DA calls for Duduzile, Edward and Duduzane Zuma to be given the 'same fate' as 'Sphithiphithi Evaluator'
“Law-enforcement officials must pursue criminality without fear or favour to demonstrate that all South Africans are equal before the law and that all criminal offences will be punished.”
These are the words of DA MP Andrew Whitfield, who called on the SA Police Service (SAPS) to arrest former president Jacob Zuma’s children, Duduzile, Edward and Duduzane, for allegedly “encouraging and inciting violence following their father’s incarceration”.
This comes after police this week arrested the woman behind the infamous Twitter account “Sphithiphithi Evaluator” on charges of incitement of public violence, after the looting of shops that started in KwaZulu-Natal and spread to Gauteng in July as a reaction to the arrest of the former president.
Sowetan reported that 36-year-old Zamaswazi Zinhle Majozi was the 18th person to be arrested. She appeared at the Germiston magistrate's court on Monday and was granted R3,000 bail.
Whitfield claimed the same action should be taken against the Zuma siblings.
“The Zuma siblings’ comments and statements were no less inflammatory than those allegedly made by Majozi and others, and they should face the same legal consequences,” he said.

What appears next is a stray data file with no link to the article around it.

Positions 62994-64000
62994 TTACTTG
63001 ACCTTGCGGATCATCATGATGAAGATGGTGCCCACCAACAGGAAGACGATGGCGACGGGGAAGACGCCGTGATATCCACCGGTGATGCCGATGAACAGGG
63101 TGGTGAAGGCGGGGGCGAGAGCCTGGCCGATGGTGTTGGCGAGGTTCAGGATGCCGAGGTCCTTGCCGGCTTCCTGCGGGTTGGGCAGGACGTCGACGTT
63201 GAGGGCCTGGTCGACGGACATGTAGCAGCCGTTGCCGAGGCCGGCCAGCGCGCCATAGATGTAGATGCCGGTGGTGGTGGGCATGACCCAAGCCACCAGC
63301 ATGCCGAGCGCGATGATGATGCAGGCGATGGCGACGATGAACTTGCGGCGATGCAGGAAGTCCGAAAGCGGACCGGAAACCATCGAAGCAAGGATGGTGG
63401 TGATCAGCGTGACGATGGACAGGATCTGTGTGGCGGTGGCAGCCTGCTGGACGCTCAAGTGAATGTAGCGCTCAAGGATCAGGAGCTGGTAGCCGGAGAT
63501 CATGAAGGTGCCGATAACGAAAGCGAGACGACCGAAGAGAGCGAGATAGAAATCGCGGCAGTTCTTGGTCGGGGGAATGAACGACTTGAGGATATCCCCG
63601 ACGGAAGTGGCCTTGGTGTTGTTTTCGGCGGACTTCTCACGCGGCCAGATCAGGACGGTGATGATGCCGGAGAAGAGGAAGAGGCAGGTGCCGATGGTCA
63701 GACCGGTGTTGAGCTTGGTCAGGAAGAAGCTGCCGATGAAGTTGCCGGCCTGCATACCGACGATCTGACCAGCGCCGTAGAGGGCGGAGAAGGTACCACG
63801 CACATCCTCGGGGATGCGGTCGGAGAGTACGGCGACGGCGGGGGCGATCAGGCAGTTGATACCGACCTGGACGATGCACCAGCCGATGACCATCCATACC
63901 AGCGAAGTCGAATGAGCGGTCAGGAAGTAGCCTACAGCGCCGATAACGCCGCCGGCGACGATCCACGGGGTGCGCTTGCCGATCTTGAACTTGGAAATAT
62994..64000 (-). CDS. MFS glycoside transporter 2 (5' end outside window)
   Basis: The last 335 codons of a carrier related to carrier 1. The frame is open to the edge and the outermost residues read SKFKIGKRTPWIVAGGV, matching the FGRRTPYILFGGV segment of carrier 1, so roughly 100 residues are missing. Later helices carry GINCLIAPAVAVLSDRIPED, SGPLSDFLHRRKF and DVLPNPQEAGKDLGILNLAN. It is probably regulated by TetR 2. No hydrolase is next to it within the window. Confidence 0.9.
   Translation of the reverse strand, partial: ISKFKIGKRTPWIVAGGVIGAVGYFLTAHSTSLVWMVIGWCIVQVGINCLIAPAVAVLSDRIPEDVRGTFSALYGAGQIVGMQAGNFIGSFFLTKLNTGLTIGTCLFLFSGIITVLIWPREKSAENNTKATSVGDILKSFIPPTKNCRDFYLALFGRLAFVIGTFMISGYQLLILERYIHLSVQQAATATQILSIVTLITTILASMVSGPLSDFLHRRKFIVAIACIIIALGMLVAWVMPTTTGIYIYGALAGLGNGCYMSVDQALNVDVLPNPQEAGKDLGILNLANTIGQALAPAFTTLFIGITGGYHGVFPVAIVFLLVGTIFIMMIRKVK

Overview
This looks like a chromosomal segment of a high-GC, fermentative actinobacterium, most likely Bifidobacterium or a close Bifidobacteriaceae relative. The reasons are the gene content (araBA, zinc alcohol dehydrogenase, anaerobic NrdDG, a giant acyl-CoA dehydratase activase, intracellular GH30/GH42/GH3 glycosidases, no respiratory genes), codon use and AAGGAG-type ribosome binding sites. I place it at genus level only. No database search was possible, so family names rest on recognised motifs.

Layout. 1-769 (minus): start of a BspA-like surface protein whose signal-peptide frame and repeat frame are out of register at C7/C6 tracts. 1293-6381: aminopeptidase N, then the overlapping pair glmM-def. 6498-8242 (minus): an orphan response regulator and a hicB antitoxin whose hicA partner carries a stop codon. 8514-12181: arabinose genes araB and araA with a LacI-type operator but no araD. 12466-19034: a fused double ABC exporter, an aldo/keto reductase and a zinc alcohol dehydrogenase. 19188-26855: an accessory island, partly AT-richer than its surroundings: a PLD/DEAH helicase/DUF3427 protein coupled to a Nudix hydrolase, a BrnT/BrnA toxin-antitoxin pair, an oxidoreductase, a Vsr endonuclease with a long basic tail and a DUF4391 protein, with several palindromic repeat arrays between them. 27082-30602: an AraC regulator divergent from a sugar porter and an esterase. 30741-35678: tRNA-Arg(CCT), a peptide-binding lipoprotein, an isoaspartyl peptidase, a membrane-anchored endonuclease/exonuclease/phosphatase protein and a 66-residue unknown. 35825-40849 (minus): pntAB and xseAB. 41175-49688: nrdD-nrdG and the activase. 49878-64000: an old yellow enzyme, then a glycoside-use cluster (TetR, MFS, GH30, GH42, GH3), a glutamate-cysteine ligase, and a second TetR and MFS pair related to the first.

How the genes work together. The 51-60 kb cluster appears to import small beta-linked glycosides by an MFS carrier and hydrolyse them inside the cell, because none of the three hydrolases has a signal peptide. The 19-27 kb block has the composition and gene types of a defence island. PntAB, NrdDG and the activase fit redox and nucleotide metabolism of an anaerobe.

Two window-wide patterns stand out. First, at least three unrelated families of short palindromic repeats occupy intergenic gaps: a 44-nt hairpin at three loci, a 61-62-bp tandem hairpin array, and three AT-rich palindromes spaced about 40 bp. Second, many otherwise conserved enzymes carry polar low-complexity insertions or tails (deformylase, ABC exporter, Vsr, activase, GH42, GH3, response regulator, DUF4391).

“This smacks of double standards, and could lead to the conclusion that South African law is not implemented equally. The DA demands that all citizens, including the politically connected, be punished to the same standard.”
Previously, the DA laid incitement charges against the trio and EFF leader Julius Malema.
DA MP Glynnis Breytenbach laid the criminal charges in Cape Town.
“The DA is of the view that comments and statements by the Zuma siblings and Malema were not only inflammatory but also incredibly reckless. Especially as Duduzile and Malema have millions of followers between them on Twitter, who could perceive these statements as literal,” said Breytenbach.
“It is now in the hands of the SAPS and the National Prosecuting Authority to ensure that the Zumas and Malema are held to account to the fullest extent of the law.”
At the height of the unrest, TimesLIVE ran a poll asking if Duduzile and others should be held responsible for their social media posts.
Ninety-two percent of those who took part in the poll said yes to the measures, while 5% said she and others had no control over the actions of protesters.
Three percent dismissed them as attention seekers.